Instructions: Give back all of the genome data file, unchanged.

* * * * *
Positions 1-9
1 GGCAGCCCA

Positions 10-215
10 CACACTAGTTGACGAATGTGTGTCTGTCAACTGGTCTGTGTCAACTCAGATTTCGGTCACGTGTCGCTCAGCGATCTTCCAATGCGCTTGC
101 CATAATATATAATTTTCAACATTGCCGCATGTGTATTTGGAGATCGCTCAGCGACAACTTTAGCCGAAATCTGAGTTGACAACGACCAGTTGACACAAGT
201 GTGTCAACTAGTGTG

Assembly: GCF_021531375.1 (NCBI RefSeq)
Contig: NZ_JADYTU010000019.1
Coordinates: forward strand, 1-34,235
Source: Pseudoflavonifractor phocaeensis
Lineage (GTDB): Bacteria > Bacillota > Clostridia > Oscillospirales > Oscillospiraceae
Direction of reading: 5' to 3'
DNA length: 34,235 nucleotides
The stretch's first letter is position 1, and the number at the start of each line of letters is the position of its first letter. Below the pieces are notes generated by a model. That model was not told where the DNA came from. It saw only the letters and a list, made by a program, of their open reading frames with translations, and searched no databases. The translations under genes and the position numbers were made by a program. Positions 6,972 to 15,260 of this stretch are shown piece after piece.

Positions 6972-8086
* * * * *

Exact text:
Positions 1-9
1 GGCAGCCCA

Positions 10-215
10 CACACTAGTTGACGAATGTGTGTCTGTCAACTGGTCTGTGTCAACTCAGATTTCGGTCACGTGTCGCTCAGCGATCTTCCAATGCGCTTGC
101 CATAATATATAATTTTCAACATTGCCGCATGTGTATTTGGAGATCGCTCAGCGACAACTTTAGCCGAAATCTGAGTTGACAACGACCAGTTGACACAAGT
201 GTGTCAACTAGTGTG

Assembly: GCF_021531375.1 (NCBI RefSeq)
Contig: NZ_JADYTU010000019.1
Coordinates: forward strand, 1-34,235
Source: Pseudoflavonifractor phocaeensis
Lineage (GTDB): Bacteria > Bacillota > Clostridia > Oscillospirales > Oscillospiraceae
Direction of reading: 5' to 3'
DNA length: 34,235 nucleotides
The stretch's first letter is position 1, and the number at the start of each line of letters is the position of its first letter. Below the pieces are notes generated by a model. That model was not told where the DNA came from. It saw only the letters and a list, made by a program, of their open reading frames with translations, and searched no databases. The translations under genes and the position numbers were made by a program. Positions 6,972 to 15,260 of this stretch are shown piece after piece.

Positions 6972-8086